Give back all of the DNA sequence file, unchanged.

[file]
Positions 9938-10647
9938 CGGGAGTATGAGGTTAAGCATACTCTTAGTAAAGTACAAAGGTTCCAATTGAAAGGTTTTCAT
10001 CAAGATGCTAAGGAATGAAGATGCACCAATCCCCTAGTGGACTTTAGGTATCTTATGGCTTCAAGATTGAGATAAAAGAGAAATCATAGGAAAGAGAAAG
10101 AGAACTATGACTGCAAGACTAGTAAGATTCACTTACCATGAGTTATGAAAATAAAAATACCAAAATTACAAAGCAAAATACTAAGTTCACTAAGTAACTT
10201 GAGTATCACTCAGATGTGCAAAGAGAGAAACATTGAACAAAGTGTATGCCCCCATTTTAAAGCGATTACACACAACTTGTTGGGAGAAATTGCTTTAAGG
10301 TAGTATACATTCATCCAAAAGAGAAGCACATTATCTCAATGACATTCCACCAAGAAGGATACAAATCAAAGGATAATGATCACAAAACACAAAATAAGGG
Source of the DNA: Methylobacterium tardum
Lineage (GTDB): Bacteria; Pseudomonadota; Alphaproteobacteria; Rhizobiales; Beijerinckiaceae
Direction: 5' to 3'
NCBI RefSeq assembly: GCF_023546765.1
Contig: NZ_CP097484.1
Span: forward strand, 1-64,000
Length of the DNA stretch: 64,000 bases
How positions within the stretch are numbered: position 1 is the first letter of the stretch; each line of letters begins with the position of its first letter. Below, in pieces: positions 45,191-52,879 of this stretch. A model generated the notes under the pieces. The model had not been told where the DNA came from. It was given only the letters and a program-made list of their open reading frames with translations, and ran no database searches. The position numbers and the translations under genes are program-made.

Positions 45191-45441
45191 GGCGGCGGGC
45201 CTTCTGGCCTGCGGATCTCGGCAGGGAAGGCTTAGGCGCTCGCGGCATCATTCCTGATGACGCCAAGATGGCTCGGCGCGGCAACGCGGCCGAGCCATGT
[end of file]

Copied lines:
Positions 9938-10647
9938 CGGGAGTATGAGGTTAAGCATACTCTTAGTAAAGTACAAAGGTTCCAATTGAAAGGTTTTCAT
10001 CAAGATGCTAAGGAATGAAGATGCACCAATCCCCTAGTGGACTTTAGGTATCTTATGGCTTCAAGATTGAGATAAAAGAGAAATCATAGGAAAGAGAAAG
10101 AGAACTATGACTGCAAGACTAGTAAGATTCACTTACCATGAGTTATGAAAATAAAAATACCAAAATTACAAAGCAAAATACTAAGTTCACTAAGTAACTT
10201 GAGTATCACTCAGATGTGCAAAGAGAGAAACATTGAACAAAGTGTATGCCCCCATTTTAAAGCGATTACACACAACTTGTTGGGAGAAATTGCTTTAAGG
10301 TAGTATACATTCATCCAAAAGAGAAGCACATTATCTCAATGACATTCCACCAAGAAGGATACAAATCAAAGGATAATGATCACAAAACACAAAATAAGGG
Source of the DNA: Methylobacterium tardum
Lineage (GTDB): Bacteria; Pseudomonadota; Alphaproteobacteria; Rhizobiales; Beijerinckiaceae
Direction: 5' to 3'
NCBI RefSeq assembly: GCF_023546765.1
Contig: NZ_CP097484.1
Span: forward strand, 1-64,000
Length of the DNA stretch: 64,000 bases
How positions within the stretch are numbered: position 1 is the first letter of the stretch; each line of letters begins with the position of its first letter. Below, in pieces: positions 45,191-52,879 of this stretch. A model generated the notes under the pieces. The model had not been told where the DNA came from. It was given only the letters and a program-made list of their open reading frames with translations, and ran no database searches. The position numbers and the translations under genes are program-made.

Positions 45191-45441
45191 GGCGGCGGGC
45201 CTTCTGGCCTGCGGATCTCGGCAGGGAAGGCTTAGGCGCTCGCGGCATCATTCCTGATGACGCCAAGATGGCTCGGCGCGGCAACGCGGCCGAGCCATGT